Interpol’s Operation Goldfish Alpha also sought to raise awareness of what is a relatively unknown crime in the region, and teach local law enforcement agencies how to deal with it effectively.

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Counterfeit rail ticket gang leaders jailed for total of 24 years by UK court

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The ringleaders of a UK-based organised crime network behind a multimillion-pound fake rail ticket conspiracy have been handed jail sentences totalling 24 years at Inner London Crown Court.

Investigators from British Transport Police (BTP), which specialises in investigating crime committed on the UK’s railways and light-rail systems, began a probe that led to the arrest of the gang members after rail inspectors noticed the counterfeit tickets in circulation across London.

The gang sold the tickets, which appeared to be genuine and worked when used at ticket barriers at railway stations, at half the price of their face value.

Detectives estimate the gang cost rail companies approximately £8 million ($10.33 million) during the conspiracy, which is thought to have run from 2016 to 2019, and involved the sale of weekly and monthly rail season tickets.

BTP described the scam as a pyramid scheme, during which one ringleader, Manuel Da Costa Silva, would source large numbers of counterfeit tickets before passing them onto lower level distributers who would either sell them to customers or offload them in bulk to even lower level criminals.

The bogus tickets were manufactured by brothers Stefan and Sorin Covrig along with a third man named Ciprian Buda.

They used blank tickets, card readers, computer programs and printers to produce their illicit product.

During a police raid on their homes, investigators seized almost 60,000 blank tickets, which if printed with could have made the gang as much as £20 million.

Stefan Covrig was jailed for seven years and six months, while his brother Sorin was handed a sentence of four years and six months.

Buda was jailed for four years and six months, while Silva received seven years and six months after also being sentenced for money laundering.

Commenting after the men were jailed, Siwan Hayward, Director of Compliance and Policing at Transport for London, said: “Organised fraud like this is rare and we have robust controls in place to identify and stop illegal activity.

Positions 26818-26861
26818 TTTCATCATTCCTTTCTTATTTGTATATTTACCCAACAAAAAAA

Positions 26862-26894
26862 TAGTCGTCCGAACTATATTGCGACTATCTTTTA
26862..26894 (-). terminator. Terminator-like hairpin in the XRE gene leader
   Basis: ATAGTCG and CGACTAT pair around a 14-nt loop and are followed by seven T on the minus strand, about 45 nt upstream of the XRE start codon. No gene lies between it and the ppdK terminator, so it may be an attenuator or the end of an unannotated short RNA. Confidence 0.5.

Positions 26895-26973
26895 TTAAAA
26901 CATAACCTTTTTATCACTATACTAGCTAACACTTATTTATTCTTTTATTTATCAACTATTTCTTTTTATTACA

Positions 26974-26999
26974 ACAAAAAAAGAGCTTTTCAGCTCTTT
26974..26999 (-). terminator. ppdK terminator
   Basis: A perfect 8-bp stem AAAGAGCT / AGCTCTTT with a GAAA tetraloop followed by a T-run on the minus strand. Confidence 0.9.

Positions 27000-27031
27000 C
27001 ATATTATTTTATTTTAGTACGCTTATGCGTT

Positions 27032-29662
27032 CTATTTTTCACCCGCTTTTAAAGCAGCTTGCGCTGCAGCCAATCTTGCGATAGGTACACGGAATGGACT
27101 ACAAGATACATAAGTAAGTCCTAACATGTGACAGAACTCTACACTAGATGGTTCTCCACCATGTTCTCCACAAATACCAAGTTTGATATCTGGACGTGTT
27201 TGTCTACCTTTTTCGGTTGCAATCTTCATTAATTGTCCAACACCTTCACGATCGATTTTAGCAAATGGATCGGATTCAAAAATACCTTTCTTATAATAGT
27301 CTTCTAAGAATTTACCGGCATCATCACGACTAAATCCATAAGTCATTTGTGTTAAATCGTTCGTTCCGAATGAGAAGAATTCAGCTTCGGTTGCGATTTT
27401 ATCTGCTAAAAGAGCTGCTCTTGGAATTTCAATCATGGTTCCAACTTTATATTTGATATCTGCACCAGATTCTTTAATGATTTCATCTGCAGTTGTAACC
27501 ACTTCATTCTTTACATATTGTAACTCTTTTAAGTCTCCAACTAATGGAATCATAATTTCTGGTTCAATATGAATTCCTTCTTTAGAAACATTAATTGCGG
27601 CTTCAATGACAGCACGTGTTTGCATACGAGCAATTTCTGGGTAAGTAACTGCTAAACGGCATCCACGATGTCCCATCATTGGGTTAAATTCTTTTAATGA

“Our team of 450 revenue inspectors operates across our network day and night and includes a specialist counterfeit ticket team who detected these fake National Rail tickets circulating on our network.

“This scam defrauded the public of millions of pounds that should have been invested in the transport network.

“We have a zero-tolerance approach to any fraud on our network and welcome the news that these criminals have been brought to justice.”

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International Organisation for Migration launches campaign against human trafficking in Sri Lanka

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The UN’s International Organisation for Migration (IOM) has teamed up with the Sri Lankan government to launch a new initiative intended to help fight human trafficking on the South Asian island.

In partnership with Sri Lanka’s Ministry of Justice, Human Rights and Legal Reforms, the agency is running a public information campaign intended to encourage victims of human trafficking and forced labour to come forward and report crimes committed against them.

The initiative, which will include advertisements run on TV and radio, is also intended to educate members of the public so as they are better able to spot the signs of human trafficking and forced labour and report concerns of any such crimes to police.

IOM Sri Lanka, which has provided grants to more than 90 human trafficking victims and vulnerable migrants since 2017, said the majority of cases it deals with relate to forced labour in Middle East countries such as Kuwait, Saudi Arabia and Oman.

Many Sri Lankan victims of human trafficking travel to such countries to seek work in the hospitality and domestic sectors.

The agency also highlighted cases in which men from Sri Lanka have suffered labour exploitation in Singapore and Malaysia in the construction industry, and one incident in which 12 Sri Lankan fishermen were trafficked to Somaliland.

Funded by the US State Department’s Office to Monitor and Combat Trafficking in Persons, the campaign will also be advertised through street theatre and billboards.

Speaking at the launch of the campaign, Anthony Renzulli, Chief Political Officer at the US Embassy in Colombo, said: “We must stop trafficking at its source and hold traffickers accountable; we must urge governments to implement their laws by building effective delivery systems of justice and protection; and we must proactively identify and provide needed services to survivors.

“If we are to accomplish all of these things, we must continue to refine our efforts and focus on impact.”

At the end of January, the Colombo Gazette reported that Pakistan had pledged to help Sri Lanka fight human trafficking and the illicit drug trade.

On a visit to Colombo, Pakistani Navy Commander Admiral Zafar Mahmood Abbasi said the two nations should boost existing cooperation on security issues and improve information sharing.

“Pakistan will assist to repair the Sri Lanka Navy’s hovercraft and also to develop a library at the proposed National Defence College,” he said.